For those out there with a passion for older music (and by “older”, we don’t mean the 80s), there’s a good chance that you’ve considered trying to learn the banjo. The instrument originated somewhere in Africa, and made its way to the United States via the slave trade in the 16th century. Here, the banjo’s popularity spread from the Southern plantations, to its role as a novelty instrument in Vaudeville, and on to the types of music we most associate the instrument with today: bluegrass, folk, and Dixieland.
If you’re considering buying a banjo, or if you’ve recently purchased one, chances are you love one of these types of music, and would like to learn to play one, or all of them, but before you get started pickin’, you need to get to tunin’. Today, we’re discussing the various ways to tune a banjo. There are a few methods to go about getting your instrument to sound good, and hopefully you’ll be able to utilize one of them today, but they require a few tools. If the older music is what you want to play, this course on old time banjo for beginners will get you started pickin’ in no time.
Tuning Methods for the Banjo
Hopefully you’ve tuned a stringed instrument before, such as a guitar, bass, or mandolin, so that you have something to work from. If not, that’s fine, but it might take some practice to get it right. We’ll start off by showing you what notes each of the five strings of the banjo should be tuned to. There are countless ways to tune the instrument, but to start out, we’ll tune it to the standard banjo tuning: open G tuning. For help training your ear, this course on how to hear chords in music will teach you how to play songs by ear.
- Open G Tuning
Like we just mentioned, the open G tuning is standard for the banjo, especially if you’re just starting out. Starting out on the fifth string, which is the top one, with the tuning peg, or key, in the middle of the top of the fretboard, we have a note of G. Next, the fourth string, whose tuning key is at the top, or head, of the banjo, along with the three others, is tuned to D. The third string, just below the fourth, will be another G note, but at a lower octave than the fifth string. The second string will be a B. Finally the first, or bottom, string will be tuned to another D, a higher octave than the fourth string.
Now we’ll go through the various methods of tuning your banjo. Like we said before, it will require some type of tool to tune it, but there are a handful of methods. If you’ve never tuned a stringed instrument before, it’s simple: turn the tuning keys at the top of the banjo either clockwise or counterclockwise to loosen or tighten each string, until you’ve achieved the desired note. Tuning your instrument is the first step, and the second step is learning to play it – this course on music theory will help you learn the language of music.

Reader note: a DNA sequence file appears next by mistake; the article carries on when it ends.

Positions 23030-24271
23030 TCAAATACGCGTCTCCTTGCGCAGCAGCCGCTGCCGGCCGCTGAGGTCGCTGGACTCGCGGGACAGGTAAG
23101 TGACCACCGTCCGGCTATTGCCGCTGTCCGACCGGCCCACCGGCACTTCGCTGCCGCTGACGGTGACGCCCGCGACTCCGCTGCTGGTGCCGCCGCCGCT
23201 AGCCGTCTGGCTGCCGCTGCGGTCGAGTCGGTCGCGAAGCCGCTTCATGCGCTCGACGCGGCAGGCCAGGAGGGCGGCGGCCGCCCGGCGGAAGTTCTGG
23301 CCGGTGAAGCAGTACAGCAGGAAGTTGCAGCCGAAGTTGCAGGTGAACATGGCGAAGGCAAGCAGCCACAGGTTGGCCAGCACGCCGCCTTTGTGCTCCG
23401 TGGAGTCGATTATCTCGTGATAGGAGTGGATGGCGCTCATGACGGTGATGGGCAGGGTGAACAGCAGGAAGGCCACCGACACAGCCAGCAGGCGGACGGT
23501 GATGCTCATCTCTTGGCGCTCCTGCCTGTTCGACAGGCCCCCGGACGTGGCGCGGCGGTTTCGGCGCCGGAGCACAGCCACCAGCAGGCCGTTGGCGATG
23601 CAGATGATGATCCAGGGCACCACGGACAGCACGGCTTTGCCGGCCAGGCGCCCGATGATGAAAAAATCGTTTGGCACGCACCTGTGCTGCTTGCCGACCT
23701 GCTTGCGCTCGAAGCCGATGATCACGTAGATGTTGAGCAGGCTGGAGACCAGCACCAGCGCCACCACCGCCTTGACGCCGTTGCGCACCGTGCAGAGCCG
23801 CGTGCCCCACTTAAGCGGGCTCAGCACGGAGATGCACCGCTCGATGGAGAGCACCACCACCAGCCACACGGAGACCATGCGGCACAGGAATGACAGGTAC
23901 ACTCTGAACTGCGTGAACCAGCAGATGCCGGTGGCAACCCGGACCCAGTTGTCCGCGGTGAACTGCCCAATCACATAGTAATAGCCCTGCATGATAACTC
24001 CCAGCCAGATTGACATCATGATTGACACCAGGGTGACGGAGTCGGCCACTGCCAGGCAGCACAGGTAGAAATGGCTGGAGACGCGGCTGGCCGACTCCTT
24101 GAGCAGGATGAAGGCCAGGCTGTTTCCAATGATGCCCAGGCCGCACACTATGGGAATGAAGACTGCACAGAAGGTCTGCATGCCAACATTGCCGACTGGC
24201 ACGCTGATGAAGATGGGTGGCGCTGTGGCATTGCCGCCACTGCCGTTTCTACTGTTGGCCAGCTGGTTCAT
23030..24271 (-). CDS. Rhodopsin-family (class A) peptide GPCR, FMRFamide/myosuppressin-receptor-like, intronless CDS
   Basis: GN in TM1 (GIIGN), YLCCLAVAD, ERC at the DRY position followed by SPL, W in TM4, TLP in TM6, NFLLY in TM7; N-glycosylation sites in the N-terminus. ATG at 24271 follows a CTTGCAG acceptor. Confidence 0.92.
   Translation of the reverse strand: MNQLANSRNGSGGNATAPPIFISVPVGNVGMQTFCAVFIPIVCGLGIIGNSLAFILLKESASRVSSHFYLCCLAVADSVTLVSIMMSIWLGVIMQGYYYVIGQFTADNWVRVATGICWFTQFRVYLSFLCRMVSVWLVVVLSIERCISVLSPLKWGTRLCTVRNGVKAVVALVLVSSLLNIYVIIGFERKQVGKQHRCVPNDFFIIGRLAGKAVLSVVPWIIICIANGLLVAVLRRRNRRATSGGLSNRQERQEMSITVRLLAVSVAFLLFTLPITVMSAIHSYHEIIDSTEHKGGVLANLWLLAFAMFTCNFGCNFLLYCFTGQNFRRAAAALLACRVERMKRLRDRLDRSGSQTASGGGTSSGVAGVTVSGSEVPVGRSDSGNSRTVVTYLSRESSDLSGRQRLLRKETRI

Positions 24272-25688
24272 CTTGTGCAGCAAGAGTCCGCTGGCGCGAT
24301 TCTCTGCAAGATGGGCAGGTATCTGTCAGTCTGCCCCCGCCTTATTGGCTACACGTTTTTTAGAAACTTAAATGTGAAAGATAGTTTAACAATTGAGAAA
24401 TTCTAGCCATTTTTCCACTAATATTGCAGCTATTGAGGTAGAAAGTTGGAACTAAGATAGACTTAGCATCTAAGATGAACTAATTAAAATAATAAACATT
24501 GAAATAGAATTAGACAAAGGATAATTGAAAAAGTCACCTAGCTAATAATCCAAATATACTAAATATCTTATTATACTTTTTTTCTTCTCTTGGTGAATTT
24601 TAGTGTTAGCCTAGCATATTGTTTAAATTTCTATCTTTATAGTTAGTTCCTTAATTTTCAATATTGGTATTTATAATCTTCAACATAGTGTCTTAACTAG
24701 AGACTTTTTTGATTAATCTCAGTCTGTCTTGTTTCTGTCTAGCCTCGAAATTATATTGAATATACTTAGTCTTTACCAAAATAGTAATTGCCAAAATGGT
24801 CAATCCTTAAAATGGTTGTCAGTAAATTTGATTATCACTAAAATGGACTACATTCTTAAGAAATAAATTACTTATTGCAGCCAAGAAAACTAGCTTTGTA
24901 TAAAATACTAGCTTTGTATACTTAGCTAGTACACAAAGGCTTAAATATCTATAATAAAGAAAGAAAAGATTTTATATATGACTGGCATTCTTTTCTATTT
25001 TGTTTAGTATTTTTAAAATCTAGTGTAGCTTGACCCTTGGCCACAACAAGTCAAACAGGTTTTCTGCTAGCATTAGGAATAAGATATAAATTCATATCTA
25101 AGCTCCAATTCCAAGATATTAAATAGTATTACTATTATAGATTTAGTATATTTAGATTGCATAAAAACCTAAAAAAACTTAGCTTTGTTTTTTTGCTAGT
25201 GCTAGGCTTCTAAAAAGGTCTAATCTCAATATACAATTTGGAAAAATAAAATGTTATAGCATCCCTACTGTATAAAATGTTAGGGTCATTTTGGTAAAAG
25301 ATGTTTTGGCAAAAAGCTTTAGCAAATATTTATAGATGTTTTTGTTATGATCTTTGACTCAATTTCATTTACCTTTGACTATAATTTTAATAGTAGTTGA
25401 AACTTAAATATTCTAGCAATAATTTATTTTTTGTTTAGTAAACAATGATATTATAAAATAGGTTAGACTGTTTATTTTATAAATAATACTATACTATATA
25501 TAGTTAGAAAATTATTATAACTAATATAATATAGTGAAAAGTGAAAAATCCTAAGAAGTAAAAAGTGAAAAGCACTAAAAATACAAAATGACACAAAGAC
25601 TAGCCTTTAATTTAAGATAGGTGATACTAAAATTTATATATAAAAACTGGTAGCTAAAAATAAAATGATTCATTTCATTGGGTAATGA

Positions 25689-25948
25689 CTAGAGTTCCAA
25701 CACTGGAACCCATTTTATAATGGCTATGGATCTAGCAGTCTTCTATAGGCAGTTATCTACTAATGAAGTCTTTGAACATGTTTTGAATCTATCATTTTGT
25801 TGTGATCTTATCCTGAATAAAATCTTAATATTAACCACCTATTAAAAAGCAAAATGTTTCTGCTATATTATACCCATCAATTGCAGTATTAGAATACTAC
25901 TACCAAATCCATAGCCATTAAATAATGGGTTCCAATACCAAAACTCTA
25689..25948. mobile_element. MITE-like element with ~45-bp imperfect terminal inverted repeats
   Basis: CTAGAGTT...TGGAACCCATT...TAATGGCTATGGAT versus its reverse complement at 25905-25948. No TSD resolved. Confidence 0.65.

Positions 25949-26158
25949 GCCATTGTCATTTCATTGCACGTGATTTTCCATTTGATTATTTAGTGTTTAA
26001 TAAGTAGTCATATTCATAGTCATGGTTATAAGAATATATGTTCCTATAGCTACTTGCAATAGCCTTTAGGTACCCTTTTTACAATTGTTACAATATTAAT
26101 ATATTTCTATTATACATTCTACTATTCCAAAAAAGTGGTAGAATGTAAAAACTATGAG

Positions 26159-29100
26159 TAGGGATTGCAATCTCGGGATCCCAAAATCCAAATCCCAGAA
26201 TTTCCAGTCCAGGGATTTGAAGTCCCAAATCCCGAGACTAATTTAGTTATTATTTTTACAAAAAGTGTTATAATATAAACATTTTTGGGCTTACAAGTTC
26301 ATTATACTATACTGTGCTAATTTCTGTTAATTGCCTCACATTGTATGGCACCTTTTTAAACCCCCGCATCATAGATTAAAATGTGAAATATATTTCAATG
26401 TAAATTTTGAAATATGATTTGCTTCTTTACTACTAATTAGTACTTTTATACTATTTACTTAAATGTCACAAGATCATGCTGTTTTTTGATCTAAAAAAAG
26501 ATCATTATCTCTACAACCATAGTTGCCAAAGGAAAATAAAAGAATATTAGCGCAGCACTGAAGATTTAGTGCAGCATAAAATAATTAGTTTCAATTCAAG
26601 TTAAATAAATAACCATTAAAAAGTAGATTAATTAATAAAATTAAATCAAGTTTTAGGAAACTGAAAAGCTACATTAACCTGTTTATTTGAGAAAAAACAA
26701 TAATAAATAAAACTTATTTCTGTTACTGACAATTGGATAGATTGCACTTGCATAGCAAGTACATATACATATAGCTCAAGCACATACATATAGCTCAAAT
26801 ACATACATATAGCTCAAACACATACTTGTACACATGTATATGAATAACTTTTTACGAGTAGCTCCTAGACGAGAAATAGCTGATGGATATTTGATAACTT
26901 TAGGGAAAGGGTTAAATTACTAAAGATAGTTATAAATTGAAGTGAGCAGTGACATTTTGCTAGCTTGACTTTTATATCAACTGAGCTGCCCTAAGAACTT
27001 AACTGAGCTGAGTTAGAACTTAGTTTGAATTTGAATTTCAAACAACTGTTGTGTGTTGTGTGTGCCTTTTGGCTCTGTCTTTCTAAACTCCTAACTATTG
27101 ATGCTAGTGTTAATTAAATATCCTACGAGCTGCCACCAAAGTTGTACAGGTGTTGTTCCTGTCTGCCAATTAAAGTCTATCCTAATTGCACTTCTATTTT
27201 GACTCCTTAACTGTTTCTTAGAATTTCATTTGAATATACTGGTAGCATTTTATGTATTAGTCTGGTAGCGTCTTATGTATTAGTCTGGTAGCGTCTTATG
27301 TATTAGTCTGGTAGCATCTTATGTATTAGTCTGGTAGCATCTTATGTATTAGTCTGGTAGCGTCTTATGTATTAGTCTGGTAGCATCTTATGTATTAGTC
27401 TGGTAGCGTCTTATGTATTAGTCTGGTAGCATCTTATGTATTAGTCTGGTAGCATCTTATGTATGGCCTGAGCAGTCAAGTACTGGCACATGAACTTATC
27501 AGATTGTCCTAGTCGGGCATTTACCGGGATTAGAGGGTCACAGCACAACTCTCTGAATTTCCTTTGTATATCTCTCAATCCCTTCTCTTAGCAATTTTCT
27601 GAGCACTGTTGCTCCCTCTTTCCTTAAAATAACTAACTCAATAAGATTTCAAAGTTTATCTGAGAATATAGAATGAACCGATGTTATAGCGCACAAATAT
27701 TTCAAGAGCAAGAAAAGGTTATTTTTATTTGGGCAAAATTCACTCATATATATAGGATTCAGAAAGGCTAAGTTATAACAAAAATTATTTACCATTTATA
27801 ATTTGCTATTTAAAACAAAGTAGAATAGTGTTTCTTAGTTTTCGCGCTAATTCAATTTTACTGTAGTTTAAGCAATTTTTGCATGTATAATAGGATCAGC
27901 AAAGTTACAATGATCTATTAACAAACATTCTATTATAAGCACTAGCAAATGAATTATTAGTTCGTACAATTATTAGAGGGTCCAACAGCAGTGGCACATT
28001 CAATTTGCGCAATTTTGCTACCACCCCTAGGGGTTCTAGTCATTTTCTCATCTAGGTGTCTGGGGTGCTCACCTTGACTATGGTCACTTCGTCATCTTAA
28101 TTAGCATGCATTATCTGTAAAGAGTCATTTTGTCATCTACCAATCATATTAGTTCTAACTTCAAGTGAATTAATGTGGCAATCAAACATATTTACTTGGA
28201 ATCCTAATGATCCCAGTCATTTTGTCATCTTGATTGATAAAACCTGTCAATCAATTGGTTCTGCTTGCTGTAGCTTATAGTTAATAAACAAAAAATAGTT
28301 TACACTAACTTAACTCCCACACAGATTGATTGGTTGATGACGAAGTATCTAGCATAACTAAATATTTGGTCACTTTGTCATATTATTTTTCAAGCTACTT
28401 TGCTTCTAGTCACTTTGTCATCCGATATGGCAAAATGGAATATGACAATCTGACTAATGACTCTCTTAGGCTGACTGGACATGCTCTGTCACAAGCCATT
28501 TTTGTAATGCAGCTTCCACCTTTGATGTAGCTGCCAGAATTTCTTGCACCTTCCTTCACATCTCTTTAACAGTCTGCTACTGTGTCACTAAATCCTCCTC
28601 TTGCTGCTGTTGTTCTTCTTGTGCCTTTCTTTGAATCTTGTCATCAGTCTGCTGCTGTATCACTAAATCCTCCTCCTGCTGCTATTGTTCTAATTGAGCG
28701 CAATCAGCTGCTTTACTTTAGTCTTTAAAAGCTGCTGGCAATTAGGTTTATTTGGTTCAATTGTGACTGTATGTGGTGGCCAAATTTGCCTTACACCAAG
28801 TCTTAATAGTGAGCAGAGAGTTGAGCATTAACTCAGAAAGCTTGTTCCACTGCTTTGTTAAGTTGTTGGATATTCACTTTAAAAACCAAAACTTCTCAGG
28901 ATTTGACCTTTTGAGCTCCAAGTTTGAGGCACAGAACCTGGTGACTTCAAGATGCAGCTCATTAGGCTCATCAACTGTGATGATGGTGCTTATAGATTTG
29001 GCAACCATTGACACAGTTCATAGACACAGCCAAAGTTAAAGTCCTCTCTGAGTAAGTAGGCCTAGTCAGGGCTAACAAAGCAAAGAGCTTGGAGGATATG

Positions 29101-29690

- Electronic Tuner
Perhaps the easiest and most reliable method to tuning the banjo, the electronic tuner is probably the best bet for all the novices out there. You can buy one for as cheap as $15 or so, or you can spend well over $100 for a nice one. Many of them have a clip that allows you to attach the tuner to the instrument while tuning, or you can just lay it somewhere flat that’s close to you. Next, you just start plucking each of the strings, starting with the top (fifth) string, and use the tuner to guide you until you hit the G note. Finally, just continue down the strings of the instrument, until they’re all at the appropriate notes.
This method requires not only a piano, which most people don’t own, as well as knowledge of which keys correspond to which notes. However, if you can figure out which keys are what, or you or a friend are familiar with the keyboard, this is a good way to tune your banjo. Simply tune the banjo’s open strings to the notes on the piano – just remember to use the middle C as a point of reference, so you don’t tune the banjo to the wrong octave.
There are plenty of sites and smart phone apps that allow you to electronically pluck a string, which you can tune your instrument to. These methods are convenient for discovering alternate tunings for the instrument.
- Pitch Pipe or Tuning Fork
These methods are very low tech, but effective nonetheless. A pitch pipe used specifically for banjos has several of the notes found on the instrument, which you blow, then tune the banjo to. The tuning fork might be a bit more difficult to use. First, you must know what note the fork plays, which is usually an A. Next, strike the fork against a hard surface, then put the fork close to your ear, or on something that resonates, or even put the stem in your mouth. Finally, pluck an A note (second fret, third string), and match the two.
If you can only get one of the strings in tune, you must tune the rest of them. To do that, simply fret a note to an open string you know to be tuned, then work from there:
- Open third string = fourth string, fifth fret
- Open second string = third string, fourth fret
- Open first string = second string, third fret
- Open fifth string = first string, fifth fret
Hopefully you have your banjo all tuned up and ready to go, now. If it seems kinda tricky learning how to tune your instrument, it’ll get easier as time goes by, and if you keep playing for a while, you’ll even learn how to tune the banjo by ear. If music seems like something you’d like to make a career out of, this course on how to earn money as a musician, and this article on promoting your music will help you get your talents heard.